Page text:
One deadly side effect of the COVID virus is the damage it can do to your heart. The strange thing about COVID is that some people don’t even run a temperature while others experience severe symptoms that lead to long ICU stays and even death. But even folks who show mild or no symptoms can still end up with heart damage.
Experts say COVID is far more likely to hurt your heart than the flu or other viruses. Why? COVID-19 can cause viral myocarditis, a direct inflammation of the heart muscle. In addition, the respiratory symptoms can disrupt the flow of oxygen and also injure your heart.
Most cases of myocarditis happen to people with more severe COVID symptoms. Experts at OSU’s Wexner medical center say between 20% and 25% of patients hospitalized with COVID-19 have some kind of myocardial inflammation.
Watch For Symptoms
With severe myocardial inflammation, you’ll have noticeable symptoms like:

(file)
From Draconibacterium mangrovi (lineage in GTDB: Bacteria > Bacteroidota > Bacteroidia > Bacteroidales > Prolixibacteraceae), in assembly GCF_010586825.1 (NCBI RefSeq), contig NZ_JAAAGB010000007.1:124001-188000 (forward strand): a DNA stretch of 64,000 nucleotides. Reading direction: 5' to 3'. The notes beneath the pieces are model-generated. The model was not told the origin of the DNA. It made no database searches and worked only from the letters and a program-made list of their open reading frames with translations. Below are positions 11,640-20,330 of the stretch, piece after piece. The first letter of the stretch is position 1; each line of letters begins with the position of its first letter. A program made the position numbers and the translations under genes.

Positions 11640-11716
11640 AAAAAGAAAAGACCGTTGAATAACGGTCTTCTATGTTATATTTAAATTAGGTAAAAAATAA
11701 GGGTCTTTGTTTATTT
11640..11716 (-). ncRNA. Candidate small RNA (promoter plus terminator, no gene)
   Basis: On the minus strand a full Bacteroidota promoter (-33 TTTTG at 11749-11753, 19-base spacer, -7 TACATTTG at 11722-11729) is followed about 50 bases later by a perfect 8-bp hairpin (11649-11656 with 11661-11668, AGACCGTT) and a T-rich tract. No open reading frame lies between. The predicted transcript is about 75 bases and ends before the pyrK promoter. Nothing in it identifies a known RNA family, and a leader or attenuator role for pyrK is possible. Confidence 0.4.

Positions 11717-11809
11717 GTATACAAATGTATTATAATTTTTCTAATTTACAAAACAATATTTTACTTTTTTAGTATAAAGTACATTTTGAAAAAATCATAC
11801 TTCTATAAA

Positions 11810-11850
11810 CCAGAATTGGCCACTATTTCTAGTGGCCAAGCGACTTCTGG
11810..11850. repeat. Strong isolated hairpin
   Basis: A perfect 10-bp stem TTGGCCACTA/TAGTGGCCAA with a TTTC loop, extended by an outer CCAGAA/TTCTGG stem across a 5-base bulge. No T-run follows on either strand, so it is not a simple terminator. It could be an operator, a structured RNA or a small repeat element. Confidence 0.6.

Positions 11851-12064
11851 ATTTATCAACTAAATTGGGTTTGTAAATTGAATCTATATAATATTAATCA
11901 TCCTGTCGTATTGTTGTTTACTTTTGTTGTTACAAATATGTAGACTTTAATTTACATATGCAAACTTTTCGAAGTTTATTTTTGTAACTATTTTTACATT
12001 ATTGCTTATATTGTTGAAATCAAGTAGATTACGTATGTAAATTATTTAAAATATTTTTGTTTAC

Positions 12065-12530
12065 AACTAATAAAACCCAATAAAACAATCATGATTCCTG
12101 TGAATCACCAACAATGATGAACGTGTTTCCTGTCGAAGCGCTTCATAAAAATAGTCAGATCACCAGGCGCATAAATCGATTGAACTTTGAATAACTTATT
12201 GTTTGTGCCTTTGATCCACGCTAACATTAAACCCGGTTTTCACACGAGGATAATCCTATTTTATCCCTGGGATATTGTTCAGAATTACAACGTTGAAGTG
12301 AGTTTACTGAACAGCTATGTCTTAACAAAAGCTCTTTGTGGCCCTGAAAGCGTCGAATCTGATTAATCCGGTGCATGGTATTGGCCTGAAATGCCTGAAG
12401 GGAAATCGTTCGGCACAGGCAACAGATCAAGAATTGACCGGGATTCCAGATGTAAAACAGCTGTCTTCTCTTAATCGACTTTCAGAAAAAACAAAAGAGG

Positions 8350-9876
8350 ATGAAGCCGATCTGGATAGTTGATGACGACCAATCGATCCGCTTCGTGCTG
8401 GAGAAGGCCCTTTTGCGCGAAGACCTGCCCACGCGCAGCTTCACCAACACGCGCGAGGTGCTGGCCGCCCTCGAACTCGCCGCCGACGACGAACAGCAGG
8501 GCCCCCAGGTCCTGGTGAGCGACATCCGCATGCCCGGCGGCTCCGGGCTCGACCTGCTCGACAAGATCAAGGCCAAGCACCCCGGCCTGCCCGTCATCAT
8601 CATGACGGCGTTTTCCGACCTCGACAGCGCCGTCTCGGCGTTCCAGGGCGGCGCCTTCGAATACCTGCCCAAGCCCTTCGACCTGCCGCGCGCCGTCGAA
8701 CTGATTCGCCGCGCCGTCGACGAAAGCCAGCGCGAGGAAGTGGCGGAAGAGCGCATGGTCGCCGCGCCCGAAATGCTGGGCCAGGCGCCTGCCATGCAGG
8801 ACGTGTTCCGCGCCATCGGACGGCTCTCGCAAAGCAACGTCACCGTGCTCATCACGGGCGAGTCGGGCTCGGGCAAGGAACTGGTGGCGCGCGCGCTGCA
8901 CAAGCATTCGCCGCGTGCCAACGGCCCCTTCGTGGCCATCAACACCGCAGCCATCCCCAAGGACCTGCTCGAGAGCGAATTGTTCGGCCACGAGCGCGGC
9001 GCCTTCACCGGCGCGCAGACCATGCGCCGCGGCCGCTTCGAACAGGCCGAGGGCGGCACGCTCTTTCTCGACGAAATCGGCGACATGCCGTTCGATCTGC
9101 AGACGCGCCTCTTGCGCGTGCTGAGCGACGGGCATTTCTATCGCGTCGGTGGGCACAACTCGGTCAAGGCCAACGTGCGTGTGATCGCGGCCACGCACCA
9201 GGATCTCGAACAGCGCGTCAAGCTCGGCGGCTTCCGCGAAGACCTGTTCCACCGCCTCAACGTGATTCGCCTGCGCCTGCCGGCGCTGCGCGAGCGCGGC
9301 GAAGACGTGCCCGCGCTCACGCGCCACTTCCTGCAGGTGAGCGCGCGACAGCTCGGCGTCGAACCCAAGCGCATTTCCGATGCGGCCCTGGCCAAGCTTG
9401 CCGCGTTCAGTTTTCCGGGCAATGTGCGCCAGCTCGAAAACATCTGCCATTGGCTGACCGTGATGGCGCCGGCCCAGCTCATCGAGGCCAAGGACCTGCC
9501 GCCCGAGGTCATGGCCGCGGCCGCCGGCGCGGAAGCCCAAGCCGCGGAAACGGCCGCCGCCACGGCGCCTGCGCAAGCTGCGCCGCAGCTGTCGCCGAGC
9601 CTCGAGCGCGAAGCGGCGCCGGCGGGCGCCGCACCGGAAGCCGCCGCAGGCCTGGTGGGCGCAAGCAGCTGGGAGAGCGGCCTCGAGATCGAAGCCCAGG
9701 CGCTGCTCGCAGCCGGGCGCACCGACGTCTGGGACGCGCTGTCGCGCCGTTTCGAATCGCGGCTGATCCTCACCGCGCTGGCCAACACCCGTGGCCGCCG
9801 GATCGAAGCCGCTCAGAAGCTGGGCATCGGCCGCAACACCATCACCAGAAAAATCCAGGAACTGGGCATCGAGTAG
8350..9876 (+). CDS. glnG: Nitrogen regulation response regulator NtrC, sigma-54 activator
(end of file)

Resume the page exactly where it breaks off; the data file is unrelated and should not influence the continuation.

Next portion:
- chest pain
- shortness of breath
- heart palpations
Doctors caution that less severe forms may have mild or no symptoms and only show up on a heart MRI. Doctors at Havard say that 75% of patients who recovered from severe COVID but had no heart symptoms turned out to have heart inflammation when researchers checked for it with a heart MRI.
It’s not just older folks or high-risk groups that see heart damage. Cases have been reported in otherwise healthy young adults and in kids.
No Known Treatment
So how do you treat myocarditis? There really aren’t any treatments that stop the condition. You can’t prescribe an antibiotic like you would for an infection. All medical professionals can do is advise you to let your heart rest. If you have a really bad case that’s severely weakened your heart, doctors can prescribe medicine or even mechanical life support to keep your heart beating until the inflammation goes away.
Experts say the best way to prevent the problem is to avoid catching COVID by following social distancing, sanitation, and masking guidelines.
However, if you’ve already had the virus there are some important precautions to take. The experts from Wexner Medical Center advise you to take it very easy after battling the virus, even if you feel fine. Don’t attempt to return to exercise or other strenuous activity too soon. If you have any symptoms like chest pains or shortness of breath, see your doctor immediately.